A school is like a theater, and each classroom a stage. Well lit. Tables, desks, and chairs. Set decorations to match the subjects taught within. Mine, however, is an AVID classroom.
My walls are adorned with posters, college pennants, and enough blank space for my students—my troupe of actors—to populate with their aspirations and accomplishments.
The script I give them is the framework; it is up to them to write their own lines. The beginning of the school year is curtain-up. Act One begins with my practiced monologue:
“College is a plan, not a dream. Deciding who you are and who you are going to become starts now.”
In Toledo Public Schools’ AVID classrooms, we are big on acronyms, starting with our name: Advancement Via Individual Determination. One of my colleagues likes to say that AVID is really about the “I” — the individual. I am responsible. I am in charge. I am in control.
AVID is a by-invitation-only elective class. Similar to how honors classes recruit high-achieving students, we look for those students who are skating by with their C-averages. Those students who, as we tend to say, have so much potential that isn’t getting used. We find those “average students” and we say, “You can be better. You are better.” Whether it’s solving an algebra equation, preparing for a job interview or mowing the lawn—be better, every time.
Many of my students come to me with some version of the same statement: “I don’t know how to solve this problem.” But what they’re really saying is that they don’t know where to start. That’s what holds back most average students—they don’t know where to begin. AVID strategies—which focus on things like inquiry, collaboration, and organization—guide them toward a starting point. We’re saying to them, “Okay, this is where you begin,” and then we go from there.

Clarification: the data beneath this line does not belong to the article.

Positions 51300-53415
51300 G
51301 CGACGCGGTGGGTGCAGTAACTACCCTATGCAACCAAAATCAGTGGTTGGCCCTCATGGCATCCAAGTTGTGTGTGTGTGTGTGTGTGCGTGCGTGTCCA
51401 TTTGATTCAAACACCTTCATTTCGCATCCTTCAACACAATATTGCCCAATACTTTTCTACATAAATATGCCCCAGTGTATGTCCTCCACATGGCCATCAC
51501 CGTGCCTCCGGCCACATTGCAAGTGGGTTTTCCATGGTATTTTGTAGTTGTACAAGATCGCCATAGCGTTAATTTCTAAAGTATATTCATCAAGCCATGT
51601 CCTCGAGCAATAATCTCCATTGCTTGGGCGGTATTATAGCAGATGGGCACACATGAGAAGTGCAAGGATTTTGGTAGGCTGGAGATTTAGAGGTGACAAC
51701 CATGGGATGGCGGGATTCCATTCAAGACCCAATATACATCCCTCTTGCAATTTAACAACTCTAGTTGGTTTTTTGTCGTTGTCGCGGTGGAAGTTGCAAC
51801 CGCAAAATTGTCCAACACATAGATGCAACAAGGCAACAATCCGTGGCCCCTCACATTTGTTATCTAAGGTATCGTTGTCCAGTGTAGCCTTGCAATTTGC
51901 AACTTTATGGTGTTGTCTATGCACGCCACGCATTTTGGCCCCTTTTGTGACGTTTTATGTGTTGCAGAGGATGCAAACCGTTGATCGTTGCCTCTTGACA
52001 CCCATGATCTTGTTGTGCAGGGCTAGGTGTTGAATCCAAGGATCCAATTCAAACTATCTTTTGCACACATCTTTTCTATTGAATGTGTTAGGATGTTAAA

Before I became an AVID teacher, I saw average students come and go, year after year, just trying to get by. They’d enter stage right in September, and exit stage left in May, no better for it. They were the ones who just wanted to survive until graduation, to get on with life, whatever that ended up looking like.
But with so many of our students living below the poverty threshold, being average would never be enough. I was constantly asking myself the question so many teachers ask: “How do I get through to them?” And just like my AVID students, to answer that problem, I needed a place to begin.
“I needed to find a starting point to help unprepared students become college and career ready. AVID was the answer.”
Now, inhabiting my walls are pictures of students who entered my classroom, stage right, as minor characters prepared to give forgettable performances, but instead exited stage left as lead actors, fully in charge of their own lives.
In those pictures, they are holding pennants of the colleges they attend. They perform on much larger stages now. But AVID is still their script, and in it they still write their own lines.
*This blog post is based on a true story / success narrative from Toledo Public Schools. All identities of submitted success stories are anonymous for privacy and story details have been added in order to provide a better understanding of the individual’s successes and struggles.